- The Trademarks Department granted broader protection to the well-known SINGER mark, refusing an application including the term 'Singer' in Class 1
- The decision examined the conditions for dilution of a well-known mark under Article 6/5 of the IP Code
- The well-known status of the SINGER mark, as well as the word and graphic elements in the application, played a role in deciding on the applicant's bad faith
The Trademarks Department has decided that the application for SINGER KUMAŞ VE PUNCH YAPIŞTIRICISI, meaning 'Singer Fabric and Punch Adhesives', diluted the well-known SINGER mark and had been filed in bad faith.
On 6 September 2022 a Turkish individual filed an application to register the trademark depicted below in Class 1:
Following its publication in the Official Trademarks Bulletin, the owner of the well-known trademark SINGER filed an opposition against this application based on the following grounds:
- a likelihood of confusion;
- dilution due to the well-known status of the SINGER mark; and
- the bad faith of the applicant.
The Trademarks Department accepted the opposition and refused the registration of the contested application in a decision dated 14 March 2023.
The Trademarks Department found that 'Singer' was the dominant element of the contested application, and that it was written in a red colour, like the well-known SINGER trademark. Further, fabric and punch adhesives ('kumaş ve punch yapıştırıcısı' in Turkish) were related to the goods for which the well-known SINGER mark is used; indeed, the owner of the well-known SINGER mark sells punch needles.
Therefore, the Trademarks Department concluded that the contested application may take unfair advantage of the well-known SINGER trademark or be detrimental to its distinctive character or reputation under Article 6/5 of the IP Code. The Trademarks Department also stated that the applicant had not acted in good faith when filing the contested application due to above-mentioned reasons.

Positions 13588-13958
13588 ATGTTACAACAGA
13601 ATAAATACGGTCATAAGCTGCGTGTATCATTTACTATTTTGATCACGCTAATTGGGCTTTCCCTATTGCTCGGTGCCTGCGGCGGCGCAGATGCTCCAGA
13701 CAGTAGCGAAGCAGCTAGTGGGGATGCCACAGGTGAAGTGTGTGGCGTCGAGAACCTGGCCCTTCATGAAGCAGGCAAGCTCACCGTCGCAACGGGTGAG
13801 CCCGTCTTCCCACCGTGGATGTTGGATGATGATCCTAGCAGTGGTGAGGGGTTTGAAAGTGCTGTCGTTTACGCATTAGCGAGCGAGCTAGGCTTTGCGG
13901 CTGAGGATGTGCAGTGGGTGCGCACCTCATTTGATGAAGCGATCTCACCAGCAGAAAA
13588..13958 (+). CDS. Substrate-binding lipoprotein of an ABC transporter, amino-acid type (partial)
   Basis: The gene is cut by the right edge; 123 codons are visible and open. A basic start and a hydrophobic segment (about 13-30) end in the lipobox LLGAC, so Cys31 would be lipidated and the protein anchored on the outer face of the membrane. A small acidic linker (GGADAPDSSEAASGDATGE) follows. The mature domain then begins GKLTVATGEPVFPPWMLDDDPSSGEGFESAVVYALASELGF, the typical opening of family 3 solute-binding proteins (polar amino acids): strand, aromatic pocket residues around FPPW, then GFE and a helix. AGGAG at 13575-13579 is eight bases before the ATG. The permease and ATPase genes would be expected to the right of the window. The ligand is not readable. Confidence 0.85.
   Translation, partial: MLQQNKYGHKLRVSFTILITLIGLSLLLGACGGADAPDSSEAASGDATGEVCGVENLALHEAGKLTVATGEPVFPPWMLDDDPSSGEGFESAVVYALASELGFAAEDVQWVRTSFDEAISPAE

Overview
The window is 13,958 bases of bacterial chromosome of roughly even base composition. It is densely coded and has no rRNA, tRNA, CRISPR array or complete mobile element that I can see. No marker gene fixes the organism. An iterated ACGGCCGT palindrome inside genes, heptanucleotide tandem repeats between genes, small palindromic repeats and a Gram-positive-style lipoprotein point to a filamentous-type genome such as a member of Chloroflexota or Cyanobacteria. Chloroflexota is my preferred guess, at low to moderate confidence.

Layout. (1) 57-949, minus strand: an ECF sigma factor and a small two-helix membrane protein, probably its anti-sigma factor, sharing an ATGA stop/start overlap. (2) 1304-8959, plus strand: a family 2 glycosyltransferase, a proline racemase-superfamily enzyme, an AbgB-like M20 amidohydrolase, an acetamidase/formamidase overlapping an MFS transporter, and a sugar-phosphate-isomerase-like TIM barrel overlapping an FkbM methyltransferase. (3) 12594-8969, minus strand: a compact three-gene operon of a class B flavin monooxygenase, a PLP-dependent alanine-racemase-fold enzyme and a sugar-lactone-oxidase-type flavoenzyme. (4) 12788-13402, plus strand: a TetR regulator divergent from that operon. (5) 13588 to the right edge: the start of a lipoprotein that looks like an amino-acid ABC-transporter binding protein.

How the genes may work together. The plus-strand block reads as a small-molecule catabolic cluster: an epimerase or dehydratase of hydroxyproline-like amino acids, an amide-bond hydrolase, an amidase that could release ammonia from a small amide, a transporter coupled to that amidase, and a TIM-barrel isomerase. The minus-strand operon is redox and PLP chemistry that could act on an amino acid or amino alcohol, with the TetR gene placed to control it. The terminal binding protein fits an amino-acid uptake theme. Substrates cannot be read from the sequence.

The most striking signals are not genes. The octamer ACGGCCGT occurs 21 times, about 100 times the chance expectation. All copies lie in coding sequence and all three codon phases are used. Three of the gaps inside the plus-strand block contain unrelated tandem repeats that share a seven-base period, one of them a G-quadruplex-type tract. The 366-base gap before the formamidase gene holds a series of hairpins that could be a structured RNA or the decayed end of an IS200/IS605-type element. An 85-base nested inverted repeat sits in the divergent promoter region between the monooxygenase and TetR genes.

The decision has now become final as the applicant did not appeal.
The Trademarks Department's decision is notable as it examined the conditions under Article 6/5 of the IP Code concerning dilution of a well-known trademark and refused an application seeking registration for different goods. The well-known SINGER mark is used primarily for sewing machines in Class 7 and is not registered in Class 1 in Turkey. The Trademarks Department considered the relationship between the goods applied for in Class 1 and the goods for which the well-known SINGER mark is used, and concluded that dilution might occur. The presence of the element 'Fabric and Punch Adhesives' also seemed to play a role in the Trademarks Department's decision.
The decision is also valuable in that the applicant's bad faith was evaluated at the Trademarks Department's level; the Patent and Trademark Office's approach to bad-faith applications is strict and usually requires solid evidence of bad faith, and such claims are evaluated more thoroughly at the Higher Board level.
First published by WTR in 24.09.2023.
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